Cycling and bicycle discussion forums. 
   Click here to join our community Log in to access your Control Panel  


Go Back   > >

Fifty Plus (50+) Share the victories, challenges, successes and special concerns of bicyclists 50 and older. Especially useful for those entering or reentering bicycling.

Reply
 
Thread Tools Search this Thread
Old 07-22-11, 04:54 PM   #1
TomD77
Senior Member
Thread Starter
 
TomD77's Avatar
 
Join Date: Jul 2010
Location: Florida Panhandle
Bikes:
Posts: 572
What's happening with my crankset? (pictures)

Cleaning my chain today before lubing and started looking closely at stuff. This bike has 2700 miles and is 105 componentry level. Of the miles, I guess 85%+ have been using the large ring in a compact gearset (50/34), maybe more since I'm rarely in the 34.

Any rate, the front large gear doesn't look right, the teeth look worn with the tops of some gone. How many miles can you expect from a crankset anyway? It is 1000 miles into the 2nd chain.

Below are shots of the crankset large gear, small gear and rear casette. From my limited experience, only the front large gear looks bad. Seems that I should get a bunch more than a few thousand miles from a crankset. This is Florida and there is sand everywhere. Am I getting fast wear because of the sand?





TomD77 is offline   Reply With Quote
Old 07-22-11, 04:57 PM   #2
Ridinmurray
Senior Member
 
Join Date: Dec 2010
Location: Murray Ky
Bikes: Specialized
Posts: 245
Some of them are supposed to be that way to aid in shifting, right ???
Ridinmurray is offline   Reply With Quote
Old 07-22-11, 05:00 PM   #3
ericm979
Senior Member
 
ericm979's Avatar
 
Join Date: May 2007
Location: Santa Cruz Mountains
Bikes:
Posts: 6,170
Yep.
ericm979 is offline   Reply With Quote
Old 07-22-11, 05:01 PM   #4
fietsbob 
coprolite
 
fietsbob's Avatar
 
Join Date: Jun 2010
Location: NW,Oregon Coast
Bikes: 7
Posts: 18,086
+1, you are noticing the changes made to make your index shifting work ..
the tips get lowered so the chain does not have to climb those peaks.

Lift pins on the other side aide chain pickup, too.
fietsbob is offline   Reply With Quote
Old 07-22-11, 05:01 PM   #5
oilman_15106
Senior Member
 
Join Date: May 2005
Bikes:
Posts: 6,900
Does not look excessively worn to me for the mileage stated. Your chain is going to need replaced long before the chain ring. I never have but know riders who have gotten 20,000 miles out of chain rings.
oilman_15106 is offline   Reply With Quote
Old 07-22-11, 05:05 PM   #6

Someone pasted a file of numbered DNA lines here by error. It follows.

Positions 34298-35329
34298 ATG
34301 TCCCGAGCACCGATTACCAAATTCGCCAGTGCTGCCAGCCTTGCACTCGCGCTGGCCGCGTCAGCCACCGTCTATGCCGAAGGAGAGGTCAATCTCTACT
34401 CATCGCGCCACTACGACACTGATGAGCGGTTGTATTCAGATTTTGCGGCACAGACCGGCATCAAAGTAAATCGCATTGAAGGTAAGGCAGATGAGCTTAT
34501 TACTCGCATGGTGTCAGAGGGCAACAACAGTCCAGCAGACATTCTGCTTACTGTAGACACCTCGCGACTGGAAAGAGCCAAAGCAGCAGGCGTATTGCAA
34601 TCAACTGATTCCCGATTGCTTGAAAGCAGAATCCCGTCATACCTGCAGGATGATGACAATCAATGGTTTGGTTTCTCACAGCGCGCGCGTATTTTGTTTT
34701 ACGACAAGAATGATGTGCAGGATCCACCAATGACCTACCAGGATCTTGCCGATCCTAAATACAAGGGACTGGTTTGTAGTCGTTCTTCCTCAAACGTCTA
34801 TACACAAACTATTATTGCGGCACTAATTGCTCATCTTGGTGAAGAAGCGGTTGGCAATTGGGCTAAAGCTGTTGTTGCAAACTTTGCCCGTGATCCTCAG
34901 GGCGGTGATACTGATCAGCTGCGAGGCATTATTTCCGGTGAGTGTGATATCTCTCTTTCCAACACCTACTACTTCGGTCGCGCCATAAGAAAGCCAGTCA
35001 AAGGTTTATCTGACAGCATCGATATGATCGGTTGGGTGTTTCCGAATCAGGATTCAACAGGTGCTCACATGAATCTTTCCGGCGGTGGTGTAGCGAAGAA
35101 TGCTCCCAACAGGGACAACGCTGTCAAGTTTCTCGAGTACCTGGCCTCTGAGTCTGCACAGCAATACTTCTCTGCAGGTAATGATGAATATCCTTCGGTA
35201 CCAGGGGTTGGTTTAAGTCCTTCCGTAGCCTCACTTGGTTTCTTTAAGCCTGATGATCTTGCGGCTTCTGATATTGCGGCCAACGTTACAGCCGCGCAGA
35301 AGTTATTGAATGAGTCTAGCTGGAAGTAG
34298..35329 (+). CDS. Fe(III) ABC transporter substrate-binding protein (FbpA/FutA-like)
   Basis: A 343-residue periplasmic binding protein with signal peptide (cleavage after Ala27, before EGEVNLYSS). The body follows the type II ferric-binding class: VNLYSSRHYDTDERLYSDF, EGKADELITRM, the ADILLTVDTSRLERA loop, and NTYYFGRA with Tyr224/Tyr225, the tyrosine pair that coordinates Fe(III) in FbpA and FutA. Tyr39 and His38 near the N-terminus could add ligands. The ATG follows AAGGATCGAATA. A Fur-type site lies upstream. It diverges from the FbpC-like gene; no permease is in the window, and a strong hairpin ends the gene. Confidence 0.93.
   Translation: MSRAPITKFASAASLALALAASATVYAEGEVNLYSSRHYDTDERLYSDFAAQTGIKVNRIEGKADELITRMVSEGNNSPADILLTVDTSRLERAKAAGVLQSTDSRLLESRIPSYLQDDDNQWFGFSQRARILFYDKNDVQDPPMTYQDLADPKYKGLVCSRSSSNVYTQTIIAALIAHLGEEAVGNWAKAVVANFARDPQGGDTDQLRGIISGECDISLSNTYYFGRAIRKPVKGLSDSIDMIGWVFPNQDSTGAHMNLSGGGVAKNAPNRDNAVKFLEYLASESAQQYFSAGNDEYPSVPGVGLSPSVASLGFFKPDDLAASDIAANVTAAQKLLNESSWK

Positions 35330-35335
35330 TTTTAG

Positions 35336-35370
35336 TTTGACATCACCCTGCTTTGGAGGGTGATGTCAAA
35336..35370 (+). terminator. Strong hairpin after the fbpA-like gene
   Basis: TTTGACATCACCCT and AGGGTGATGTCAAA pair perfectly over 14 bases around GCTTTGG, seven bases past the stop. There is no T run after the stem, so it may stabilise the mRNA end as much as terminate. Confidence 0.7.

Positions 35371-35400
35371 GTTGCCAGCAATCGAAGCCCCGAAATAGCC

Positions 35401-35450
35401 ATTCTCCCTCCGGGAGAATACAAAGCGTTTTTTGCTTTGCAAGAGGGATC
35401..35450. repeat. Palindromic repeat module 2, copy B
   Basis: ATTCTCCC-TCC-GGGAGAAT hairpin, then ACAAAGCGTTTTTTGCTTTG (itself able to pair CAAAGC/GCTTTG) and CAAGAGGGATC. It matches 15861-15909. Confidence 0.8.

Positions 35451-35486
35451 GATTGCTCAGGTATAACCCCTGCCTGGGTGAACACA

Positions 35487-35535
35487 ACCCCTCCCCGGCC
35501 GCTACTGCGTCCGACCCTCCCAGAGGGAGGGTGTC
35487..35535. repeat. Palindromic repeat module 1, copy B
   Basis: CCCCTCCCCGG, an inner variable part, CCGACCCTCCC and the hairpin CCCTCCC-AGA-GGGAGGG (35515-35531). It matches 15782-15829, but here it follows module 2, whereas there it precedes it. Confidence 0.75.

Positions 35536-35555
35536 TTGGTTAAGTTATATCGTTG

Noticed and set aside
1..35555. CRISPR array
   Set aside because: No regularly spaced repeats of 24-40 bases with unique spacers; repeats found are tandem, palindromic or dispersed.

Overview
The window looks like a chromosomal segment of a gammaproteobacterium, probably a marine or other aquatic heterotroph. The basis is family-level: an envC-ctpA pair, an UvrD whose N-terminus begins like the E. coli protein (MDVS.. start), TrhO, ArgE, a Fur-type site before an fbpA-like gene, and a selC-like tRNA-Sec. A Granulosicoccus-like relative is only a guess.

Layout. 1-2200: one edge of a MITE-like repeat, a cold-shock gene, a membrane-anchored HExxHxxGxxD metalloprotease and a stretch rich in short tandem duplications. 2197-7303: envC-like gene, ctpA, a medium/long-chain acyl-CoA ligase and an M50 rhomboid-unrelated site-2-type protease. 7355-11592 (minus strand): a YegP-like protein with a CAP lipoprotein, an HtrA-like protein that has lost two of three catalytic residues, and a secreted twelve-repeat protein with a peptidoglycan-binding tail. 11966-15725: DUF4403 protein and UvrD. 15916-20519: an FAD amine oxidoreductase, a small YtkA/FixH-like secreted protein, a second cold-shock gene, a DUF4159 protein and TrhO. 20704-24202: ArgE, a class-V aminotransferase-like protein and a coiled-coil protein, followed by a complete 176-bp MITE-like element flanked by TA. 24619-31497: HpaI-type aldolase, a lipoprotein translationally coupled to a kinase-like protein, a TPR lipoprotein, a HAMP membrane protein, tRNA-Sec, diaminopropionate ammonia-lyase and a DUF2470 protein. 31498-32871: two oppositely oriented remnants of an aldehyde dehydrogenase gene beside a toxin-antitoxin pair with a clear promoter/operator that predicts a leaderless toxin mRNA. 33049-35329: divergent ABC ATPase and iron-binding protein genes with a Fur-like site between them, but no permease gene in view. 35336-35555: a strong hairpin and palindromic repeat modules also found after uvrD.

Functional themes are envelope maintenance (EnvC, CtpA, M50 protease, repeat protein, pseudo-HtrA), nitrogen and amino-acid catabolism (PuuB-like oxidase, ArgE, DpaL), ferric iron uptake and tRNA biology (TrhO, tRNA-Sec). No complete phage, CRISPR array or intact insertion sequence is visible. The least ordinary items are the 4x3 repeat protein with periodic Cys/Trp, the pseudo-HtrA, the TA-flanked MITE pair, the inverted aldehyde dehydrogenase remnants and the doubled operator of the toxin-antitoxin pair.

fietsbob 
coprolite
 
fietsbob's Avatar
 
Join Date: Jun 2010
Location: NW,Oregon Coast
Bikes: 7
Posts: 18,086
as said here, elsewhere , earlier..
2 chain replacements, to a cassette replacement , by the time you need your 3rd cassette , you probably need new chainrings..

Pre-emptive chain replacement is good.
fietsbob is offline   Reply With Quote
Old 07-22-11, 07:13 PM   #7
doctor j
Senior Member
 
Join Date: Aug 2006
Location: Central Louisiana
Bikes:
Posts: 2,860
Chain rings and cogs are much too clean. You need to ride more.

Chain rings and cogs look good.

11,000+ miles on my Fuji. Three or four chains in that time. Chain rings and cogs are fine.
doctor j is offline   Reply With Quote
Old 07-22-11, 07:27 PM   #8
Wogster
Senior Member
 
Wogster's Avatar
 
Join Date: Jul 2006
Location: Toronto (again) Ontario, Canada
Bikes: Norco Bushpilot (out of commission), Raleigh Delta
Posts: 6,941
Quote:
Originally Posted by TomD77 View Post
Cleaning my chain today before lubing and started looking closely at stuff. This bike has 2700 miles and is 105 componentry level. Of the miles, I guess 85%+ have been using the large ring in a compact gearset (50/34), maybe more since I'm rarely in the 34.

Any rate, the front large gear doesn't look right, the teeth look worn with the tops of some gone. How many miles can you expect from a crankset anyway? It is 1000 miles into the 2nd chain.

Below are shots of the crankset large gear, small gear and rear casette. From my limited experience, only the front large gear looks bad. Seems that I should get a bunch more than a few thousand miles from a crankset. This is Florida and there is sand everywhere. Am I getting fast wear because of the sand?





I would say the chain rings look fine, the teeth are shaped weird to aid in shifting. I would also say it looks a little dry, how often do you lube your chain and what do you use?